Church of England

Radical progressive activism and the Church of England

Civitas have published a new report: Rotting from the Head: Radical progressive activism and the Church of England. ‘Radical progressive activism’ is a slippery concept, not least because not all progressives would term their activism ‘radical’, and not all radicals would identify as ‘progressive’, but the focus of this report is on racism arising from ‘Black Lives Matter; the “climate emergency”, and unconscious bias training, which as Tom Harris says in his Foreword, is “symptomatic of institutional capture”. He writes as a Trustee of the Nigel Vinson Charitable Trust, which made this research possible, and concludes:

The result is a Church losing its ability to minister at local level because it is making expensive appointments at diocesan level while closing local parish churches and making vicars redundant. The focus on racism sits awkwardly with its apparent silence on things which a truly caring Christian Church might be expected to care deeply about. The breakdown of family life and absent fathers which disproportionately affects Caribbean Heritage families in the UK or the knife crime crisis which results in so many deaths of young black people in urban Britain. A Church informed by its Gospel mission rather than by Marxist ideology would surely not behave this way.

You can hear quite a few clergy spluttering over their cornflakes reading that. But those who do might like to consider a bit of unconscious bias training, because this paper’s thesis is essentially that the Church’s of England’s head has become detached from its body, perhaps nowhere recently better evidenced than in the 2016 EU Referendum, when the entire Anglican institutional machinery preached ‘Remain’, but the pews overwhelmingly voted ‘Leave’. Maybe this should come as no surprise when just 6% of Anglican clergy voted Conservative in the 2019 General election; and the Bishop of Burnley observes that the CofE’s agenda is set by academia, moneyed elites, and sections of the secular media.

So when the secular media is obsessing about race and racism and the climate emergency and the need for white people to wake up to their privilege and submit themselves to unconscious bias training for deliverance from the evil, it permeates the pulpits, and supplants the gospel of Christ. Indeed, the politics of radical progressive activism becomes the new established religion, and if you demur, you are a heretic – bigoted, xenophobic, racist, selfish, rich, and almost certainly Tory and therefore evil.

This religious politics is secular: by its fruit you shall know it, and that fruit is division, sectarianism, distraction and an unremitting focus on individual self-identity and virtue-signalling self-righteousness over peace and reconciliation. It sounds and feels unequivocally Christian and righteous to preach about economic disparity, social injustice and political grievances, but when there is no mention of sin and repentance and the promise of salvation, it is simply progressive political activism – radical or incremental.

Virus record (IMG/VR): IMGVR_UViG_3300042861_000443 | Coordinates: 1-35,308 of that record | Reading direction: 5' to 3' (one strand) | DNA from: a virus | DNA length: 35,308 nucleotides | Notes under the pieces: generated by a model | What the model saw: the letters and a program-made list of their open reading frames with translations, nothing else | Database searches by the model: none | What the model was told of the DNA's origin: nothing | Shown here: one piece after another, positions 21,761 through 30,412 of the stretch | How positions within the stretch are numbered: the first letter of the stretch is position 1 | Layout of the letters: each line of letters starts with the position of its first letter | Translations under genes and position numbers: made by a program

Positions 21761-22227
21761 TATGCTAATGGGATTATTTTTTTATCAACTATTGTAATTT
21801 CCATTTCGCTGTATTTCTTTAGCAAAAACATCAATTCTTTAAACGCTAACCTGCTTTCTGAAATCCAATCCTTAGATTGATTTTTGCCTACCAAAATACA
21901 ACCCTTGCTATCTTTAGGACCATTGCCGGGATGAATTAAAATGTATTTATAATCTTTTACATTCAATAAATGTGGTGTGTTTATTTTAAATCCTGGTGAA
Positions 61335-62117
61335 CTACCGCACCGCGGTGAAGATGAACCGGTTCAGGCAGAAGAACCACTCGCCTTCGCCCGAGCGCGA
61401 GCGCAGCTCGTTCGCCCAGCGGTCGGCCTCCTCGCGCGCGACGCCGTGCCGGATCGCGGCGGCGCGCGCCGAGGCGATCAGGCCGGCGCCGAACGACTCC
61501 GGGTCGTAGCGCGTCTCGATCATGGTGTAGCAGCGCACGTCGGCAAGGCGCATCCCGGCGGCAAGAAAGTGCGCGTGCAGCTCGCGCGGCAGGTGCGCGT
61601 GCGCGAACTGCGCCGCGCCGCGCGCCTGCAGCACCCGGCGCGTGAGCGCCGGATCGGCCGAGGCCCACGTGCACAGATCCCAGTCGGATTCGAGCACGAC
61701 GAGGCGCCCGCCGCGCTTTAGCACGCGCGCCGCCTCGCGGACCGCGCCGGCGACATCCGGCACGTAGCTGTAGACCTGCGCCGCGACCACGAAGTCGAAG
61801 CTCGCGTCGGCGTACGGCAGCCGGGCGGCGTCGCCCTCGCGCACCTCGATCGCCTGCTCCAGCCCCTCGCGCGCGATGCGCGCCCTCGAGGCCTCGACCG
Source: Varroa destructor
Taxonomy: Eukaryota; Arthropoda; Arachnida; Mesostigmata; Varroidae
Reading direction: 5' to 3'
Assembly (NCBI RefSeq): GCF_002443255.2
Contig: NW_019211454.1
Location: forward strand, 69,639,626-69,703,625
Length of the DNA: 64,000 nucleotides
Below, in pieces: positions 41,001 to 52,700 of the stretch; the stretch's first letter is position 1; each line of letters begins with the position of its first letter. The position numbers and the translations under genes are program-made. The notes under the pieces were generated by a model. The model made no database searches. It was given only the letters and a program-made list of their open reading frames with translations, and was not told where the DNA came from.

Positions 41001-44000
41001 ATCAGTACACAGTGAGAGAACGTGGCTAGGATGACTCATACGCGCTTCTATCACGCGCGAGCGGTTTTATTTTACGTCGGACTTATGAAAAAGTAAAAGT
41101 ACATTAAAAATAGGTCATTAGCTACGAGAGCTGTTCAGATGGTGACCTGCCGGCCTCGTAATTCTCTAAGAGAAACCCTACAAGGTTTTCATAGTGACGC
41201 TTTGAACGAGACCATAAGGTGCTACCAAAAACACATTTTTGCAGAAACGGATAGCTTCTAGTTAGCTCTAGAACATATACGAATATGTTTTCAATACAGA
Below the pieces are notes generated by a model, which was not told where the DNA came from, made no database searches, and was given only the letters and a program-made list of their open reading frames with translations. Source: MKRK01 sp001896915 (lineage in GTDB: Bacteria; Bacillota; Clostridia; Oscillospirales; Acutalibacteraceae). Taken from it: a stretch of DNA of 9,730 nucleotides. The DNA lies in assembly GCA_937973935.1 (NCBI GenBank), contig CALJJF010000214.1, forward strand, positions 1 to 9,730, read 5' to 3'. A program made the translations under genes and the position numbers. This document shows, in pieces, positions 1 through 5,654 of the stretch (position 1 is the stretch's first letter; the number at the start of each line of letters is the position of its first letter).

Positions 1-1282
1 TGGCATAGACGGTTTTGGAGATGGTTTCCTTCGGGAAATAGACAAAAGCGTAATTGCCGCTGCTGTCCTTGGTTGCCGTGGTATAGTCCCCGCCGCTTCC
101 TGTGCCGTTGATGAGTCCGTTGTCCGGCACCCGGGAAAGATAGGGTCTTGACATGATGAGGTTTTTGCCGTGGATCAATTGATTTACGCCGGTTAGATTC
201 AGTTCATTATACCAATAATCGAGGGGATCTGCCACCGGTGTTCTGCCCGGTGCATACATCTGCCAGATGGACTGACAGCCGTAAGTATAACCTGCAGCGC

The Civitas research found that 83% of all Church of England dioceses appoint clergy who have promoted racial justice activist claims and/or expressed concerns for institutional or systemic racism; and 87.2% of clergy-based racial justice activist claims – including the alleging of systemic or institutional racism – occurred within the first six months of the UK racial justice campaigns in May 2020, following the national Black Lives Matter protests in the United States.

Of course, to be prophetic in their ministries, priests should be discerning and forthtelling the mind of Christ in any situation, but the evidence suggests that the Anglican discernment of the mind of Christ is overwhelmingly captivated by ultra-progressive views; that unconscious bias training will have a greater reach with people than the gospel of Christ, and will therefore increase participation rates with it “radical inclusion”. This, they write, “risks leading the Church towards a different path in which its main preoccupation is with HR managers, diversity officers or extending anti-racism bureaucracy rather than fulfilling its real purpose as a place of worship”.

The whole report merits reading, and it ought to reach right to the top, but its message is stark:

What has happened to the Church of England in the past year reflects the direction other British institutions are currently travelling towards. As institutions have declined in their authority, there is increasing anxiety within them to be justified.

This decline has run in tandem with a wider vacation of public life, meaning only a small number of activists are providing a path in defining the role and purpose of such institutions. Thus, ideologically, institutions like the Church are increasingly taking on the mantras of ultra-progressivism, such as the notion of ‘systemic racism’ or alarmist calls for a ‘climate emergency’.

These ideas are reinforced by new policies to achieve structural change via a growing bureaucracy, recruitment shortlists or quotas and rewriting education curriculums. That has, in turn, impacted the spirit and ideals of the Church’s mission.

And there’s the rub: without a vision, the people perish. What, exactly, is the mission of the Church of England when faithful parishioners get more of a compassionate hearing from the letters page of the Telegraph than they get from their clergy?

 

Church of England parishes

Thank God for Civitas and the Nigel Vinson Charitable Trust, eh?